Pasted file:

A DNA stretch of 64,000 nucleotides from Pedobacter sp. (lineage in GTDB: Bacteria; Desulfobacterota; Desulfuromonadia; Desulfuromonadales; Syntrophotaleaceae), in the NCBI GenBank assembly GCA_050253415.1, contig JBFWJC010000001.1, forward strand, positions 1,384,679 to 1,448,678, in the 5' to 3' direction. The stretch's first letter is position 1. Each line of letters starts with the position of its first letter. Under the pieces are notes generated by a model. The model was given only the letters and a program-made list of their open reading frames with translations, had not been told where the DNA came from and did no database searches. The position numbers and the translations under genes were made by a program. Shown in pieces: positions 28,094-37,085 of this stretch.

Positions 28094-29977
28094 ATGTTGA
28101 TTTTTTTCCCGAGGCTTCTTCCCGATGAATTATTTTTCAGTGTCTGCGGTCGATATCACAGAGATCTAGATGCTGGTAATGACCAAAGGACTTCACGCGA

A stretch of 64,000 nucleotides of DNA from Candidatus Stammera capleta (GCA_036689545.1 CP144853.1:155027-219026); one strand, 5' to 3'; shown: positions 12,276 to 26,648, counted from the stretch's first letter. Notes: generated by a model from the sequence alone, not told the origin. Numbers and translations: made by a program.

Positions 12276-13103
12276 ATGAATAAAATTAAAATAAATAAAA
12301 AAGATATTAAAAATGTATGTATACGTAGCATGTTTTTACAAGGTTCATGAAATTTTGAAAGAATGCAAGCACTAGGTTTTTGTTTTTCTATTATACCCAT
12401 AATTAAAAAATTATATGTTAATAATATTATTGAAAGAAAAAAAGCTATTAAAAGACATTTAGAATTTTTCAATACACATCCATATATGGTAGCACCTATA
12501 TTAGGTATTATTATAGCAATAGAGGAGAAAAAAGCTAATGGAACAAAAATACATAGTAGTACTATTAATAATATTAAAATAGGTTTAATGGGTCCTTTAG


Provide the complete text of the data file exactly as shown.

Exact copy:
A DNA stretch of 64,000 nucleotides from Pedobacter sp. (lineage in GTDB: Bacteria; Desulfobacterota; Desulfuromonadia; Desulfuromonadales; Syntrophotaleaceae), in the NCBI GenBank assembly GCA_050253415.1, contig JBFWJC010000001.1, forward strand, positions 1,384,679 to 1,448,678, in the 5' to 3' direction. The stretch's first letter is position 1. Each line of letters starts with the position of its first letter. Under the pieces are notes generated by a model. The model was given only the letters and a program-made list of their open reading frames with translations, had not been told where the DNA came from and did no database searches. The position numbers and the translations under genes were made by a program. Shown in pieces: positions 28,094-37,085 of this stretch.

Positions 28094-29977
28094 ATGTTGA
28101 TTTTTTTCCCGAGGCTTCTTCCCGATGAATTATTTTTCAGTGTCTGCGGTCGATATCACAGAGATCTAGATGCTGGTAATGACCAAAGGACTTCACGCGA

A stretch of 64,000 nucleotides of DNA from Candidatus Stammera capleta (GCA_036689545.1 CP144853.1:155027-219026); one strand, 5' to 3'; shown: positions 12,276 to 26,648, counted from the stretch's first letter. Notes: generated by a model from the sequence alone, not told the origin. Numbers and translations: made by a program.

Positions 12276-13103
12276 ATGAATAAAATTAAAATAAATAAAA
12301 AAGATATTAAAAATGTATGTATACGTAGCATGTTTTTACAAGGTTCATGAAATTTTGAAAGAATGCAAGCACTAGGTTTTTGTTTTTCTATTATACCCAT
12401 AATTAAAAAATTATATGTTAATAATATTATTGAAAGAAAAAAAGCTATTAAAAGACATTTAGAATTTTTCAATACACATCCATATATGGTAGCACCTATA
12501 TTAGGTATTATTATAGCAATAGAGGAGAAAAAAGCTAATGGAACAAAAATACATAGTAGTACTATTAATAATATTAAAATAGGTTTAATGGGTCCTTTAG